June 23, 2016 | 10:02pm
By Emily Saul
New Yorkers can continue to sue the NYPD and specific police officers if they believe they are the victims of racial profiling, an appellate court ruled Thursday.
The three-year legal saga began when the Patrolman’s Benevolent Association first took Local Law 71 to court in 2013, arguing a newly passed City Council law would subject NYPD brass to a slew of unjustified lawsuits from plaintiffs claiming racial profiling during stop-and-frisk encounters.
But Manhattan Supreme Court Justice Anil Singh rejected their claims in summer 2014, saying the law does not prevent officers from performing stop-and-frisks.
Disgruntled PBA attorneys appealed the ruling, but the Appellate Division, First Department upheld it Thursday, agreeing that Local Law 71 does not inhibit an officer’s ability to stop-and-frisk suspicious individuals.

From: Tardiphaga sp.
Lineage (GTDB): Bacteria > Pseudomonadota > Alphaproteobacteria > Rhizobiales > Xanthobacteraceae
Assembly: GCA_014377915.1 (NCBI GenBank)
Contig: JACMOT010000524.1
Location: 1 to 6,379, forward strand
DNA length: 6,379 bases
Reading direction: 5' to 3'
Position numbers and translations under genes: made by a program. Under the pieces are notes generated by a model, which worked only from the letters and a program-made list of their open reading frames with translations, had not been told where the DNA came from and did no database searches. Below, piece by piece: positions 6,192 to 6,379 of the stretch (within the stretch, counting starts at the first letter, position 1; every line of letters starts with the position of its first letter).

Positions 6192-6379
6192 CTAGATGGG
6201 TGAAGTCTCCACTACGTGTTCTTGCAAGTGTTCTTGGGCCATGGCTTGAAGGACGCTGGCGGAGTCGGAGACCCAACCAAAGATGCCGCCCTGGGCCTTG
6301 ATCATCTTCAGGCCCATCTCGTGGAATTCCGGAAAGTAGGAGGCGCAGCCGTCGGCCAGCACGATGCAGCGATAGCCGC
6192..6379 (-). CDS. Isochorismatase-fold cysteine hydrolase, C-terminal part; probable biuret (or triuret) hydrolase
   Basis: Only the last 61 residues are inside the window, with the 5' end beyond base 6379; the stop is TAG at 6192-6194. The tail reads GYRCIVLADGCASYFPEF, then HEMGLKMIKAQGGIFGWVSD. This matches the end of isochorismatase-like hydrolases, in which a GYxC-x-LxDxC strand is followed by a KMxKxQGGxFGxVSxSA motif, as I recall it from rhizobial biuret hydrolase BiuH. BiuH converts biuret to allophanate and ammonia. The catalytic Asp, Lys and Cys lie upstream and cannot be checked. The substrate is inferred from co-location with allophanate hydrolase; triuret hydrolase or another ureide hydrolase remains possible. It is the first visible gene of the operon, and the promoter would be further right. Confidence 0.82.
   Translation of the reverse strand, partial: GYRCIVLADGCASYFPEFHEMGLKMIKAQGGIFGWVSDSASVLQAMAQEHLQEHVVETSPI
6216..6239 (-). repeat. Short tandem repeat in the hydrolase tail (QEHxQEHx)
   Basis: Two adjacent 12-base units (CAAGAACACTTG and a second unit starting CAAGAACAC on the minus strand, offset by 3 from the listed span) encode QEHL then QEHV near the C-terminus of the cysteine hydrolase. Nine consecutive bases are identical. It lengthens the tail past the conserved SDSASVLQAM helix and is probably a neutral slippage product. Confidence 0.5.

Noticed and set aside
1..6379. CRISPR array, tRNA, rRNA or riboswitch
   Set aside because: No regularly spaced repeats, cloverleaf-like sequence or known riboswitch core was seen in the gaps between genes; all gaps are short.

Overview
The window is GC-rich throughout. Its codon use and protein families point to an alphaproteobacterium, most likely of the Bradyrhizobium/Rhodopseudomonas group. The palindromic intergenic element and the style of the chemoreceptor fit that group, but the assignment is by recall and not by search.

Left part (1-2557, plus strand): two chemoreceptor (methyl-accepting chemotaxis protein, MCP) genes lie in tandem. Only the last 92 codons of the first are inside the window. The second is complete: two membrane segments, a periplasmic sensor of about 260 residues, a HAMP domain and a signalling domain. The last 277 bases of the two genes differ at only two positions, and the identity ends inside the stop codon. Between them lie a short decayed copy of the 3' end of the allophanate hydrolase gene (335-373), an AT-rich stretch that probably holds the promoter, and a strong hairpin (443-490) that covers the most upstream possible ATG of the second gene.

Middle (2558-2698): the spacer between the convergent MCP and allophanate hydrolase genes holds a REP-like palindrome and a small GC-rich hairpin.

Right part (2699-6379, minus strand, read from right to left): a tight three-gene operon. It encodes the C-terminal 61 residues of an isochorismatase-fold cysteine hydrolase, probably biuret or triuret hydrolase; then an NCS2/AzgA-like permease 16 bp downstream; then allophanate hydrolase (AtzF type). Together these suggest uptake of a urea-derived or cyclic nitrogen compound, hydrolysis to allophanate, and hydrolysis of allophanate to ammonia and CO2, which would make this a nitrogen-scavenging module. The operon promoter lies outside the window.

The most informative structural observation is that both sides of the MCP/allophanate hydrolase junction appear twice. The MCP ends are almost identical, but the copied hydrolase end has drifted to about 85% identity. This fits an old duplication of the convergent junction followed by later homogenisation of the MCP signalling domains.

The law “does not create a direct conflict between the local law and CPL,” read the ruling, referencing Criminal Procedure Law– which already makes police racial profiling illegal.
The decision allows those who claim they’ve been subjected to biased-based profiling to sue the city, although the law does not allow for monetary windfalls.
“We are pleased that the court has upheld the Council’s authority to pass this important anti-discrimination law,” a spokesperson with the City Law Department said.
“We continue to believe that this law creates a confusing patchwork of regulations governing police officer conduct, instead of a uniform standard across the entire state,” PBA presdent Patrick Lynch announced in a statement. “The resulting confusion will only make police officers’ job more difficult and more dangerous.”